Last week I started a series of posts on the top recruits in the state of Michigan for the class of 2017 (LINK). These posts are coming a little bit later than I usually like to do them, but that’s okay. After the top ten to fifteen prospects, you’ll probably come across some brand new names, maybe from your hometown or your rival school. I’m presenting these posts in groups of five. The top five were:
1. Donovan Peoples-Jones
2. Ambry Thomas
3. Antjuan Simmons
4. Ja’Raymond Hall
5. Joshua Ross
6. K.J. Hamler – WR – Orchard Lake (MI) St. Mary’s
Weight: 155 lbs.
Notable offers: Michigan, Michigan State, Nebraska, Oregon, Penn State, Pitt, West Virginia, Wisconsin
247 Composite: 3-star, #47 WR, #326 overall, #10 in-state
Analysis: I discussed Hamler at length here. He recently got invited to The Opening. I think Hamler has to end up in the right spot for him to reach his potential, a place where he can work in a wide-open offense. Oregon and West Virginia would be good landing places, but not the more pro-style offenses like Michigan, MSU, Pitt, etc.
Hit the jump for #7-10.
7. Phillip Paea – DT – Berrien Springs (MI) Berrien Springs
Weight: 285 lbs.
Notable offers: Arizona, BYU, Miami, Michigan State, Nebraska, Notre Dame, Oregon, USC
247 Composite: 3-star, #34 DT, #469 overall, #13 in-state
Analysis: I went into depth on Paea when he committed to Michigan (LINK). I think he has more upside on offense than defense, so we’ll see how his career develops.
8. Hunter Rison – WR – Ann Arbor (MI) Skyline
Weight: 185 lbs.
Notable offers: Alabama, Arkansas, Auburn, Miami, Michigan State, Nebraska, Ohio State, Oklahoma, Oregon, Penn State, Texas A&M, UCLA
Commitment: Michigan State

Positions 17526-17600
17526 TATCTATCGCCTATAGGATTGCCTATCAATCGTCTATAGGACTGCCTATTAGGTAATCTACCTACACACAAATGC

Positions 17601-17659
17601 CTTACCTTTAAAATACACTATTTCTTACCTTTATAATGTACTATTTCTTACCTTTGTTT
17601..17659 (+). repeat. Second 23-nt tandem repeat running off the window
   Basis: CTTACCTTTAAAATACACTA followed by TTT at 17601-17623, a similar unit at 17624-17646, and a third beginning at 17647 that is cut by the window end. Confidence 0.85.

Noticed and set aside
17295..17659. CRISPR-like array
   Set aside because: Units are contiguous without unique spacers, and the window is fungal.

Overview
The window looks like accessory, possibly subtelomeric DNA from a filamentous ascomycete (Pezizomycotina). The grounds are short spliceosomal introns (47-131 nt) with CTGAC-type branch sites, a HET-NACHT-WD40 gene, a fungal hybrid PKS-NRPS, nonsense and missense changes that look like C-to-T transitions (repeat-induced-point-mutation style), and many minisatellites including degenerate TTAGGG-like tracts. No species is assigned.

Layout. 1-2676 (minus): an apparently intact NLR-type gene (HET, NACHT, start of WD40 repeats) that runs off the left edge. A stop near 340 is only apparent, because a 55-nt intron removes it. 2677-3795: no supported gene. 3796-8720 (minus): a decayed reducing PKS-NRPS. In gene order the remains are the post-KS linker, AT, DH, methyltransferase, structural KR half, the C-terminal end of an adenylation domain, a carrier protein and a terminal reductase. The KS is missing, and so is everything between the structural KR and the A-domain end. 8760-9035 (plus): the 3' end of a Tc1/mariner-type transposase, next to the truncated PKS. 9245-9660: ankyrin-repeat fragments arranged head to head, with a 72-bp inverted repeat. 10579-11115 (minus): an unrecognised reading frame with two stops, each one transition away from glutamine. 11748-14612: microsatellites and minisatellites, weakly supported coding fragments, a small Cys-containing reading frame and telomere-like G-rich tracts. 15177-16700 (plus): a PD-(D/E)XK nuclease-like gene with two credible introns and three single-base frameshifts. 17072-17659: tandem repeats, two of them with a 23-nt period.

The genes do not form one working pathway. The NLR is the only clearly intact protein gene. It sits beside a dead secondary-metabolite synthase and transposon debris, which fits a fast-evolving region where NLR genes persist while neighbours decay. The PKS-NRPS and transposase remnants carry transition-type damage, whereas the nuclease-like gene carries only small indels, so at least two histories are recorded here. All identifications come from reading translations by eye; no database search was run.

247 Composite: 4-star, #43 WR, #300 overall, #9 in-state
Analysis: Rison, who is the son of former Michigan State and NFL receiver Andre Rison, doesn’t leap off the screen as a football player. He lists a 4.71 forty, and he’s 6’0″, 185 lbs. Even against average competition in southeast Michigan, he doesn’t get great separation. However, his concentration level in traffic is impeccable. He makes a lot of tough catches with bodies all around him, and he’s not easy to take down after the catch. I don’t think he’ll be a star at the next level, but he has solid coaching (his father is an assistant at Skyline) and should make a nice possession receiver for the Spartans.
9. Jaylen Kelly-Powell – S – Detroit (MI) Cass Tech
Weight: 183 lbs.
Notable offers: Arkansas, Michigan, Michigan State, Nebraska, North Carolina, Notre Dame, Ohio State, Oklahoma, Oregon, Penn State, Stanford, Wisconsin
247 Composite: 4-star, #22 S, #243 overall, #5 in-state
Analysis: Some of the recruiting services have pegged Kelly-Powell a little bit higher, but I see him as a solid but boring safety at the next level. He has good speed (4.49 forty) and changes direction well, and he has decent size. The biggest thing that sets him apart from other guys is how quickly he can plant and change direction to support the run or break on short passes. He plays some corner for his high school team, but I don’t think he looks comfortable out there in space and I don’t know if he has the hips to play there. He’s a very solid player who uses good technique and should get on field wherever he ends up because of his consistency.
10. Corey Malone-Hatcher – DE – St. Joseph (MI) St. Joseph
Weight: 246 lbs.
Notable offers: Alabama, Iowa, Michigan, Michigan State, Nebraska, Notre Dame, Ohio State, Oklahoma, Penn State, Tennessee, UCLA, Wisconsin
247 Composite: 4-star, #17 WDE, #243 overall, #6 in-state
Analysis: Malone-Hatcher claims a 4.79 forty, a 425 lb. bench press, and a 600 lb. squat. He plays football like one would expect for someone with those measurements. That is to say, he’s a strongside end in a weakside end’s body. He has heavy hands (when he chooses to use them) and somewhat heavy feet, and he’s not a huge speed rush threat off the edge. He’s very strong, though, and does a good job of shedding blockers. St. Joseph plays him at tight end and middle linebacker at times, but he’s a middle linebacker like Brandon Graham was a middle linebacker. Malone-Hatcher needs to work on his technique from the defensive end position, improve his stance and pass rush moves, and become more consistent. He has a lot of potential, but he’ll benefit from being able to concentrate on just one position in college.
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